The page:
Table 1 Characteristics of 36 Peg-shaped teeth families of Jordanian descent in this study

The candidate genes and the selected SNPs

In this study, National Centre for Biotechnology Information (NCBI), SNPs Database (dbSNP), and HapMap project databases were used to select the SNPs, which were selected based on: Map position, minor allele frequency, and previous SNPs studies. The MSX1 and its SNPs and positions, and genotyping data based on the whole cohort (137 Subject) is shown in (Table 2).The rational for selecting these SNPs was: SNPs with significant functional relevance, SNPs that can cover the genes of interest as widely as possible, and SNPs that had been already genotyped in other studies. Moreover, these SNPs had a higher ability to be implicated in several tooth disorders and may have a major effect on peg-shaped teeth cases. Based on that, fourteen SNPs in chromosome 4 were selected.

Table 2 The basic information of the selected SNPs in this study

DNA collection and analysis

DNA was extracted using commercially available kit (Promega, USA) according to the manufacturer’s instructions. Then, the DNA samples were diluted making the DNA concentration to be 20 ng/μl. DNA quantity and purity were verified using Nano-DropND-1000 UV-V Spectrophotometer (Bio-Drop Spectrophotometer, Cambridge, UK).

DNA genotyping

DNA samples were genotyped using the Sequenom Mass ARRAY® system (IPLEX GOLD) (Sequenom, San Diego, CA, USA) in the Australian Genome Research Facility [AGRF] (Melbourne Node, Australia).

Statistical and haplotype analyses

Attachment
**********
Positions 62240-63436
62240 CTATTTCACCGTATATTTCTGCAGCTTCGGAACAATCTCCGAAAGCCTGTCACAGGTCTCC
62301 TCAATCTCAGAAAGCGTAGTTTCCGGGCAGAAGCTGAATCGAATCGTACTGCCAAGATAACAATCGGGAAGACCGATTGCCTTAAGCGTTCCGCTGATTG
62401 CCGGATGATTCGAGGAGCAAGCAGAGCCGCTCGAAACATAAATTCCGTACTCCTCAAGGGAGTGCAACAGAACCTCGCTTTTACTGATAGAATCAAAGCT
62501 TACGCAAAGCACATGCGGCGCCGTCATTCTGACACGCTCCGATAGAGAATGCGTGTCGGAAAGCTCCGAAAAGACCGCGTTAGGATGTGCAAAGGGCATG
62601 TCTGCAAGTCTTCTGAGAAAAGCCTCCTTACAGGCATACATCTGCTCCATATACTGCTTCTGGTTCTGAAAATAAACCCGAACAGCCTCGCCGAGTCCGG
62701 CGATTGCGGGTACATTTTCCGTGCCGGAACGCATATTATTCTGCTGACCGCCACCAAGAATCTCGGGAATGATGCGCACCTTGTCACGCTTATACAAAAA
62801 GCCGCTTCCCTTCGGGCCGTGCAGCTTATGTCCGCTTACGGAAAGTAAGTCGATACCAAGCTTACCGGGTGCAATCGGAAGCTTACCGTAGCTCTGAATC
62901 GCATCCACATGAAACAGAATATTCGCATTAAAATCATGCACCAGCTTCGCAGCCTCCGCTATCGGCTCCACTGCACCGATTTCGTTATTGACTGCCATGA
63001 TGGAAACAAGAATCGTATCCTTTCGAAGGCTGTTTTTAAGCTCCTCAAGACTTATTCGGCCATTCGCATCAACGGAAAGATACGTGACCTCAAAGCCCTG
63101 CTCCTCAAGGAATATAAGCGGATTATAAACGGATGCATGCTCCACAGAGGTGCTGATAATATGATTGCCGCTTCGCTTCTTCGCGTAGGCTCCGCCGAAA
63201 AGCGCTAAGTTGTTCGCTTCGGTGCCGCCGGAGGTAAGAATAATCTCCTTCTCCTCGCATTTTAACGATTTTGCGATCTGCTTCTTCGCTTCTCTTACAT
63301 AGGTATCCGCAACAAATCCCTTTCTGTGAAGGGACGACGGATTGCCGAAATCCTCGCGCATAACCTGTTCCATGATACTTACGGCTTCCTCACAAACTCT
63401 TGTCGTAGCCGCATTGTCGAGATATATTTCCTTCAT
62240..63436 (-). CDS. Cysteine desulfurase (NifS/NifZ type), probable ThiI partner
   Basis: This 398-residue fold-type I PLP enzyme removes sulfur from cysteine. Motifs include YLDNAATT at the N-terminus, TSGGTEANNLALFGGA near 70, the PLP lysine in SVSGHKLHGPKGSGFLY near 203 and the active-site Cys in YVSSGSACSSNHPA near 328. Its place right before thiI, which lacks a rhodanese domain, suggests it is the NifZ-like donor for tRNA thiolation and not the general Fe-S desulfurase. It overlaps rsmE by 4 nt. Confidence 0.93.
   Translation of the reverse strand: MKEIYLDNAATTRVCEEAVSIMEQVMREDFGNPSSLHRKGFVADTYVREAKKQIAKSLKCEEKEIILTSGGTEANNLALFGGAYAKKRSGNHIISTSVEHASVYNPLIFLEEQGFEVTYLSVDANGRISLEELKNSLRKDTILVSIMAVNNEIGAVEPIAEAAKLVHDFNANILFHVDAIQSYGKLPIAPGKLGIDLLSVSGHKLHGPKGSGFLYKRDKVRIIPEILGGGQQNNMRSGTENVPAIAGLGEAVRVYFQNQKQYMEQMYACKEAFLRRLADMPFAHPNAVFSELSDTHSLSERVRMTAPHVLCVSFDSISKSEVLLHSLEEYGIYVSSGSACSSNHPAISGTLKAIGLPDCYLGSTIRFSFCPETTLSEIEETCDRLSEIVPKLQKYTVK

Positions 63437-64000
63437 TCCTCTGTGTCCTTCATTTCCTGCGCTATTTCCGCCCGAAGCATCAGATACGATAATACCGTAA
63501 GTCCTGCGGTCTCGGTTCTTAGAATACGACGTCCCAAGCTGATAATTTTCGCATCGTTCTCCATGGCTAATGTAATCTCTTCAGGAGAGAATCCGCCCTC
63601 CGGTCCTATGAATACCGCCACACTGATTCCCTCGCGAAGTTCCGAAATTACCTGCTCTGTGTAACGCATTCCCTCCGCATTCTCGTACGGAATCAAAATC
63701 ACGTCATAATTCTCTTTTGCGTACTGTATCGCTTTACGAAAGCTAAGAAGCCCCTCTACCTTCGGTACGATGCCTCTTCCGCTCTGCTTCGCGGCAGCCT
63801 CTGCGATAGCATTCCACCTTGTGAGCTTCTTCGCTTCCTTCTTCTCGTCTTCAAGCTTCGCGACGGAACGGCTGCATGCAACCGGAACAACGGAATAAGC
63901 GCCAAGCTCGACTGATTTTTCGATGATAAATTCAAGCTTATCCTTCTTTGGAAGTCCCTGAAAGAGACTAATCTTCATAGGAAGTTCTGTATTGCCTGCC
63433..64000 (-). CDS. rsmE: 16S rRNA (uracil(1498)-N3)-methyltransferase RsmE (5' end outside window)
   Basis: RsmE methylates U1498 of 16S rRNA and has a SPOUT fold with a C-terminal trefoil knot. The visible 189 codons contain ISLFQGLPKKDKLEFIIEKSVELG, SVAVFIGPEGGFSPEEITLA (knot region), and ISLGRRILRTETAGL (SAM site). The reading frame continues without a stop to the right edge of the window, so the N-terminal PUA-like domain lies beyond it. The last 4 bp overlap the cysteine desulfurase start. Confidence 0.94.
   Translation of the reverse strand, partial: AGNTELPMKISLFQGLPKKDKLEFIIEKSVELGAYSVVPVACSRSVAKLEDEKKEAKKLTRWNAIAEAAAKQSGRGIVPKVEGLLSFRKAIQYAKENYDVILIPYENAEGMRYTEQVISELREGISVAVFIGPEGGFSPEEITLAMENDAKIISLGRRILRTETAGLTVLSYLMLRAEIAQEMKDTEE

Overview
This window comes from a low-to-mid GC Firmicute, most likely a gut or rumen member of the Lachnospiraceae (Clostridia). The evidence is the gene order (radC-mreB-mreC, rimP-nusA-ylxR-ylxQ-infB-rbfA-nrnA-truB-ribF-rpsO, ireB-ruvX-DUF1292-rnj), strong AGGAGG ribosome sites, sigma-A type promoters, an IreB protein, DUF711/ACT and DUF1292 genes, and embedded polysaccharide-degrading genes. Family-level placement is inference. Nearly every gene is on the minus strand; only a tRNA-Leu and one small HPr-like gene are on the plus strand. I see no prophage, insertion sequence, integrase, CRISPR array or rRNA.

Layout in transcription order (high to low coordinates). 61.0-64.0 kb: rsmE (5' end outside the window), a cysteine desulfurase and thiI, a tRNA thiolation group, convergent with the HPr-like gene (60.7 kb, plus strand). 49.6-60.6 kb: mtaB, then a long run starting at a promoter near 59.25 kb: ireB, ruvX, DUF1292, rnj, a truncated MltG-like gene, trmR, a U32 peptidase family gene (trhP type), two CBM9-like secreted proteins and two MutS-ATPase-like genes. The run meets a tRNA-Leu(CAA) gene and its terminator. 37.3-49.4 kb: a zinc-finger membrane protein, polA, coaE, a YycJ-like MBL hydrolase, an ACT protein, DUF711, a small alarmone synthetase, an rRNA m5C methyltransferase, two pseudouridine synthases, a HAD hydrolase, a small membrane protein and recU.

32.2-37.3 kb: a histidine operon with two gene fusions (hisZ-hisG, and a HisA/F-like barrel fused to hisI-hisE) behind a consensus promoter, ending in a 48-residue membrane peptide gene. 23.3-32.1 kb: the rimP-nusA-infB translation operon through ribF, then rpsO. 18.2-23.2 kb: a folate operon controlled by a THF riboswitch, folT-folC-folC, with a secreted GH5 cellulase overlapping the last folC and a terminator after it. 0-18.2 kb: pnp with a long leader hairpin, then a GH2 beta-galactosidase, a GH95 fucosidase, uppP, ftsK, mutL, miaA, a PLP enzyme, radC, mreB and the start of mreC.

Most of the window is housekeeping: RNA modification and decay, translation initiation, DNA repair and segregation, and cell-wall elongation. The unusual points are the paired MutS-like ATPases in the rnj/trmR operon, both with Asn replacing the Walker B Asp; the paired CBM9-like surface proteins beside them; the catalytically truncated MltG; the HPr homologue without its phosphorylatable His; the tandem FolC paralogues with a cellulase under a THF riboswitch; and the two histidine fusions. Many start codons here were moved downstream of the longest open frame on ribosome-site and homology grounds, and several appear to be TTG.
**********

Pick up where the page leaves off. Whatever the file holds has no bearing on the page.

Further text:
Hardy–Weinberg Equilibrium (HWE), Mendelian inheritance of the genotypes, and haplotype test were used in this study. Hardy–Weinberg Equilibrium and Chi-square were used to evaluate the data quality and the presence of any genotypic error. The genetic differences in allele frequencies and genotype distribution of each polymorphism of interest in the family study and case–control study were compared using the Chi-square test. Moreover, odd ratio was calculated with 95% confidence interval (CI). In addition, haplotype test was used for Linkage Disequilibrium (LD) for each individual polymorphism using Haploview Software (Version 4.2). Transmission Disequilibrium Test (TDT) was used identify family-based association in which trios of parents and proband are used. Stratified genotype analysis for each SNP was calculated using PC SAS (v. 9.2; SAS Institute, Cary, NC, USA).

Results

Hardy–Weinberg equilibrium test (HWE)

All the genotyped polymorphisms met the HWE and Mendelian errors tests for the case–control and family groups. The Sequenom MassARRAY® system data was very precise with an average success rate of 99%. No Mendelian errors were observed. The 14 SNPs in MSX1 gene (Chromosome 4q16.2) were used; eight of them (rs121913129, rs104893852, rs104893853, rs121913130, rs104893850, rs1095, rs3775261, and rs1042484) were none-polymorphic. Meanwhile, the minor allele frequency of the other six SNPs was polymorphic (rs8670, rs12532, rs3821949, rs4464513, rs1907998, and rs6446693). The minor alleles of the studied SNPs and their frequencies for both families and case–control are shown in (Table 3).

Table 3 The MSX1 SNPs with their minor allele frequencies and HWE P-values for cases and controls at each locus based on the (36) families

Association of SNPs candidate genes with peg-shaped teeth

The distribution of alleles and genotypes of the genotyped SNPs in the peg-shaped teeth patients and their parents, brothers, and sisters were recorded. In addition, the association of these SNPs was tested using the TDT. The TDT test was carried out on 36 trios (male and female probands) and exhibited no significant preferential transmission in any of the six SNPs studies (Table 4). The observed value of D, a representation of allelic frequencies of SNPs, was not equal to 1, suggesting that the SNPs were in perfect LD. The genetic haplotype block of rs8670, rs12532, and rs4464513 within the MSX1 was shown in (Fig. 1). The haplotype program revealed that one SNP (rs6446693) out of the six SNPs from Sequenom Massarray data was not associated with peg-shaped teeth.